WASHINGTON — In Egypt, a young Coptic Christian pharmacy student at the top of her class is passed over for a job in favor of a non-Christian with lower grades. An imam in Switzerland is prohibited — via public referendum — from building a minaret, the tower structure from which the Muslim call to prayer is issued. In Iraq this past Christmas, a Chaldean archbishop canceled all midnight Mass celebrations and urged the faithful to celebrate quietly in order to avert a violent response from the local Shiite Muslim community.
A recent report reveals that these real-life examples of religious bigotry, governmental restriction and outright violence exist in countries where the majority of the world’s population lives. The report is the first to compile data from 16 separate sources — including the U.S. State Department, Council of the European Union, the United Nations and groups like the Hudson Institute and Amnesty International — in an effort to provide a snapshot of religious liberty in 198 nations with 99.5% of the world’s population from mid-2006 to mid-2008.
“About 70% of the world’s population lives in countries with high restrictions from the government or hostilities toward religion from society. This number jumps off the page,” said Brian Grim, senior researcher at the Pew Forum on Religion and Public Life, which published the report.
Countries in the Middle East (including Saudi Arabia, Pakistan and Iran) and northern Africa (including Egypt) had the worst track records. China, India and Indonesia were also at the top of the list. North Korea was not rated since it is nearly impossible to get unbiased data about its civil and religious rights record, Grim said. Calls from the Register to the Indian and Egyptian embassies were not returned.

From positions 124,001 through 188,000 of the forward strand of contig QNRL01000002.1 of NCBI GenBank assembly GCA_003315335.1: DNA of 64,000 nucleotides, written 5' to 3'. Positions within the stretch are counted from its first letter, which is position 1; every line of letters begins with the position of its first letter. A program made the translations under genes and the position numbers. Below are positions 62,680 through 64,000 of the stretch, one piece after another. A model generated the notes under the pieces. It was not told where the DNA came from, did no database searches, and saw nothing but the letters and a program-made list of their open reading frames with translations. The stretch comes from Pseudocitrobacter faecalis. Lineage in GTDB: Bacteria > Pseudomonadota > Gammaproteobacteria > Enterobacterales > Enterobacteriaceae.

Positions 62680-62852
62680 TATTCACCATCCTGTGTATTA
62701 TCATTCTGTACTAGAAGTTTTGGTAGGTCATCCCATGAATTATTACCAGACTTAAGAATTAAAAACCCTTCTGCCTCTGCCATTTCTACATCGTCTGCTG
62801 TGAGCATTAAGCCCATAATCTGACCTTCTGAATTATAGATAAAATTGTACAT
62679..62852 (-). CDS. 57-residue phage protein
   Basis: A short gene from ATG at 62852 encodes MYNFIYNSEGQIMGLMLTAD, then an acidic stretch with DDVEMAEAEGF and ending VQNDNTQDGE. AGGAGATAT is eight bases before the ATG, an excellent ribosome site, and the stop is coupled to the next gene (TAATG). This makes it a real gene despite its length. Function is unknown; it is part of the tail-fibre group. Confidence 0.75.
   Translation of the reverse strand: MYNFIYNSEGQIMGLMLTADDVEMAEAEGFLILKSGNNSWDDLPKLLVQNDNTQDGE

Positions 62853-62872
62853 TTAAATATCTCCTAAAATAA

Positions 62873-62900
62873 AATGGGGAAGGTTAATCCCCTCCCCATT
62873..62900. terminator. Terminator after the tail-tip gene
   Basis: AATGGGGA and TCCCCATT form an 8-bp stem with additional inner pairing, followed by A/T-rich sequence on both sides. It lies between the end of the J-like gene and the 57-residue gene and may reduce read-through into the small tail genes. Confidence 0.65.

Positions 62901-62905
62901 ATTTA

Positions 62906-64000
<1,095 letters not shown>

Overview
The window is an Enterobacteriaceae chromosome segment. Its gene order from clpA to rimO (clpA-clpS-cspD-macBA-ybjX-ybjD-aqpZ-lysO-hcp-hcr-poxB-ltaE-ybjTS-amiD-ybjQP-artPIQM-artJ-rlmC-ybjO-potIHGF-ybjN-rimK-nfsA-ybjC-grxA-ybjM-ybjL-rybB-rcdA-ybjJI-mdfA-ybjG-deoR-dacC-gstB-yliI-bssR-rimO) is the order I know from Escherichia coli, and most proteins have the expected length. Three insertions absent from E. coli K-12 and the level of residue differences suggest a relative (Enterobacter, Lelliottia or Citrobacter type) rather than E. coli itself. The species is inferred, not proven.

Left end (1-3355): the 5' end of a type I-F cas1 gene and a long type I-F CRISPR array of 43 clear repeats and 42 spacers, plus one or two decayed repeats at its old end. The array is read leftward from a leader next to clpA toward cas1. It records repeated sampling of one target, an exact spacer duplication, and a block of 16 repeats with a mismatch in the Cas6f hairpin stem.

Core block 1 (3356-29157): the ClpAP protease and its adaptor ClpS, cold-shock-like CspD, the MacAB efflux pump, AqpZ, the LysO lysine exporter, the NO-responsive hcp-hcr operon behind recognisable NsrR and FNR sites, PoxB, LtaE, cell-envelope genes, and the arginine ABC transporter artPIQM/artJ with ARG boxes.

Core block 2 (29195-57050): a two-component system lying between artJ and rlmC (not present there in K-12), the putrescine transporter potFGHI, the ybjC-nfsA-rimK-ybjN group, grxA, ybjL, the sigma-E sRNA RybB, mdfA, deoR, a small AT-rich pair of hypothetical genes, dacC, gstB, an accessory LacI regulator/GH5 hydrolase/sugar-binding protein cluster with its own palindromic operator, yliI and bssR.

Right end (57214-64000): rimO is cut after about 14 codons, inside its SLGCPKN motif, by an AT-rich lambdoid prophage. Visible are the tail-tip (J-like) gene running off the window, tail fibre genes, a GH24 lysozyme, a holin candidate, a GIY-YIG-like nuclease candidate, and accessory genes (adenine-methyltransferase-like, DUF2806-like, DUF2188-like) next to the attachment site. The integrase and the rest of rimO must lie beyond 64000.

The findings are “shocking,” said Tom Farr, senior fellow at the Berkley Center for Religion, Peace and World Affairs at Georgetown University and an expert on international religious freedom. “We are speaking here not only of the right to worship, but of the right to enter and exit religious communities, the right to persuade others to join one’s religious community, and the right to engage in political life in accord with one’s religious beliefs,” he said.
Grim noted that four out of 10 countries restrict proselytizing and conversions from one faith to another. Nine out of 10 countries require religious organizations to register with the government, frequently resulting in further restrictions. In most countries, religious minorities receive the brunt of oppressive governmental policies or hostile social attitudes, he said.
Catholic Countries Better
Several nations with majority Catholic populations — Brazil and Italy, among them — had the lowest levels of religious oppression, while nations with non-Catholic majorities tended to have higher levels. “This is not surprising. The very concept of religious freedom emerged in the West … from the teachings of Judaism and Christianity,” Farr said.